We’re often asked, “Is there an approach that will work to drive development for people in all generations?”
Recognize that all people are motivated to mastery
In our experience, using competency models to drive intrinsic motivation for professional development works for everyone. If you look at Dan Pink’s research in DRIVE, it is a human characteristic to be motivated to mastery. It’s why we work on our golf game or learn musical instruments for fun. It’s why open source software and Wikipedia exist.
Use a competency assessment to drive awareness and action about skill gaps
Once someone sees what they “should” be able to do (a role-based competency model), and they assess themselves against it and become aware of any skill gaps (a competency assessment/skills assessment), then young or old, they want to fix it. It is a totally different dynamic when YOU want to fix something yourself, versus when SOMEONE ELSE wants you to do it. Intrinsic motivation is the most effective driver of action and therefore creates the best environment for learning transfer to occur. You know you need it and you’re open to learning it. So the self-assessment benefits are huge!
Support generational nuances with self-directed learning (SDL)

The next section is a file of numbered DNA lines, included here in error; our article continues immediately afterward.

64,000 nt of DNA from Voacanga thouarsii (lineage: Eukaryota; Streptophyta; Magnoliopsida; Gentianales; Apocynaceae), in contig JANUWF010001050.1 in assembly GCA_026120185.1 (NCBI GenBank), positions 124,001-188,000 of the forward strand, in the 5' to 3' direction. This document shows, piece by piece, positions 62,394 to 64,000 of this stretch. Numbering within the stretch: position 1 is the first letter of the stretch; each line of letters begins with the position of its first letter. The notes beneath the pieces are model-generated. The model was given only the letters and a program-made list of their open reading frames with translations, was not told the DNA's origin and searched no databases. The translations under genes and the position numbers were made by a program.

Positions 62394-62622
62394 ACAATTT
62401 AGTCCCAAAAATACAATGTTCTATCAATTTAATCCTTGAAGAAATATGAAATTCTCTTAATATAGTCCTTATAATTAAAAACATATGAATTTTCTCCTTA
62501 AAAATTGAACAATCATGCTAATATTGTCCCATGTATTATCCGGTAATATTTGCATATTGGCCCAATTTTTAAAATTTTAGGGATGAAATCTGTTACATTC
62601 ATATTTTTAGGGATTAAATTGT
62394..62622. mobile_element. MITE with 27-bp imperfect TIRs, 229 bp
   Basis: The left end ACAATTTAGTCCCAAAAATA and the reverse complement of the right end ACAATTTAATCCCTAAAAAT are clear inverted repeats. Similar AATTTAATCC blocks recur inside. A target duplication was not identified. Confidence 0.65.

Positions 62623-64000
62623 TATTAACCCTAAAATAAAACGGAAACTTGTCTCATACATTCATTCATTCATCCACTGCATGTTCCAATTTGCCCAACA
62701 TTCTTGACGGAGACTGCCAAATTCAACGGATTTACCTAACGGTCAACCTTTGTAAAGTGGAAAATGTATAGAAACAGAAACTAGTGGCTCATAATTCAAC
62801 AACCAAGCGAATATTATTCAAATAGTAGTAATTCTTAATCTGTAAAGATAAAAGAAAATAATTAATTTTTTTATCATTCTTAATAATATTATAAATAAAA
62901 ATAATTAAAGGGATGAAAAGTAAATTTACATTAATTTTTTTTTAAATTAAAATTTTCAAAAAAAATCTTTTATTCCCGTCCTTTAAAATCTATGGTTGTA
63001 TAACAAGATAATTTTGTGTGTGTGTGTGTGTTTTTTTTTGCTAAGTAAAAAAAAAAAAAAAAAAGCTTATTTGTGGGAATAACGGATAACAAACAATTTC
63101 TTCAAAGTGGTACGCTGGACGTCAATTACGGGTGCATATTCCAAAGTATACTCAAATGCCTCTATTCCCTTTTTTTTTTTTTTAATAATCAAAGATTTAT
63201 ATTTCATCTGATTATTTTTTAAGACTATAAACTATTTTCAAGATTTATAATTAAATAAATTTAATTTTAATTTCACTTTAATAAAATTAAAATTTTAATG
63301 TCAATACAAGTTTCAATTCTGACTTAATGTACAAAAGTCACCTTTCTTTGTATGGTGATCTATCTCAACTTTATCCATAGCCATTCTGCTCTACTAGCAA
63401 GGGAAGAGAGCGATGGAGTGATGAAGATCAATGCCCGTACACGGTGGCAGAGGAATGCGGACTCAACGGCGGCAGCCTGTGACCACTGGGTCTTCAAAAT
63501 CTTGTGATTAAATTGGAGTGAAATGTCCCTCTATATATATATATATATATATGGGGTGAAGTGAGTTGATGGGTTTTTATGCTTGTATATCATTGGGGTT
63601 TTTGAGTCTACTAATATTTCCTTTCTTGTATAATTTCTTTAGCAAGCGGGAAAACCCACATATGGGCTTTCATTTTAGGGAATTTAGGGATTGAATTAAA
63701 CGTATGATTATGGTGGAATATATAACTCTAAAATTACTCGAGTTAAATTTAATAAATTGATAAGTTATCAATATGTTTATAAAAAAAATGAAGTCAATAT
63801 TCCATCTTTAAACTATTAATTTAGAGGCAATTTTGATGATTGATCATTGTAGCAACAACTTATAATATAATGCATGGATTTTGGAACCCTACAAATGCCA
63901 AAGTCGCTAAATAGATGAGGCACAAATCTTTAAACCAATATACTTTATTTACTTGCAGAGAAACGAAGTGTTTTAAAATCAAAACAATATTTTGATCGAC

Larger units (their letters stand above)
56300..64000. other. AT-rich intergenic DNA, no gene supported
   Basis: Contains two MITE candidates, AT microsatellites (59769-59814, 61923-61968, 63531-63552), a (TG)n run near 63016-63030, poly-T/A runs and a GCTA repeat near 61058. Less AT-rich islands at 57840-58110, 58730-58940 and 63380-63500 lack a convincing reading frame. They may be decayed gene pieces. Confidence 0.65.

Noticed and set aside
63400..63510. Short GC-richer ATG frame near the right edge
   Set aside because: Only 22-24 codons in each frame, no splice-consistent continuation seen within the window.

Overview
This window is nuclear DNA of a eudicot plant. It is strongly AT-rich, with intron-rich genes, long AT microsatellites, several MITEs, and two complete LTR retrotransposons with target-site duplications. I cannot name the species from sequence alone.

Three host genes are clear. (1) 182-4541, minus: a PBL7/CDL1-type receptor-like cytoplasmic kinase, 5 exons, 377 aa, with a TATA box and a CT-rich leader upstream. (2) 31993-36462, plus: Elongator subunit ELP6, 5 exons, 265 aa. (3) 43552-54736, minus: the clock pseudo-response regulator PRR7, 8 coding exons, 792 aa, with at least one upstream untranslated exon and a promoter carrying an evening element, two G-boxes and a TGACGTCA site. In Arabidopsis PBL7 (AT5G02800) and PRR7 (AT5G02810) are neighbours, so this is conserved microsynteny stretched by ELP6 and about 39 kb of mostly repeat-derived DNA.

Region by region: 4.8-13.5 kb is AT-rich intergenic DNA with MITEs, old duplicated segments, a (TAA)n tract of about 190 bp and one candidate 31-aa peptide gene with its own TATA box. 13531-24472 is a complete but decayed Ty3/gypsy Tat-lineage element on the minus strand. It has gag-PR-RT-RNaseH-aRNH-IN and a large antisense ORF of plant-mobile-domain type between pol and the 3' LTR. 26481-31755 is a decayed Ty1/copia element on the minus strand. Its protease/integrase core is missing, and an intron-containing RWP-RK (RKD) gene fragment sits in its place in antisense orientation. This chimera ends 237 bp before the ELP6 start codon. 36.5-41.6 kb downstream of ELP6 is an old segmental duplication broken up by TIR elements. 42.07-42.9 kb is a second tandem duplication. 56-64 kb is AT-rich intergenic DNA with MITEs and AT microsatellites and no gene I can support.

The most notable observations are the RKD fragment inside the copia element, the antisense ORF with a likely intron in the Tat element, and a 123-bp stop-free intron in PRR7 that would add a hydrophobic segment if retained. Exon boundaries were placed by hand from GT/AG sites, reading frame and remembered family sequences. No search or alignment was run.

The difference related to generations is about the patience they have in when that “fix” will occur. Older generations accepted experience as one way to develop over time. Spend 3-5 years in a role and you’ll learn how to be great and what you need to get to the next role. Younger generations want gaps to be closed immediately, and are driven to do whatever it takes to do it quickly. Especially for career development. If you have an influx of millennials or Gen Z in or coming into your organization, be ready to support letting people learn and gain experience at their own pace if you want to keep them. If they can’t do that with you, especially in this market, they’ll go somewhere they can.
That means, provide self-directed learning activities, especially informal activities that they can use to learn while working. Nothing supports both self-development and organizational capability development better.
Provide them with a way to create and maintain both a career development plan and an in-role professional development plan.
Most importantly, create a culture of lifelong learning that communicates the importance your organization places on perpetual skill development for employees of all generations.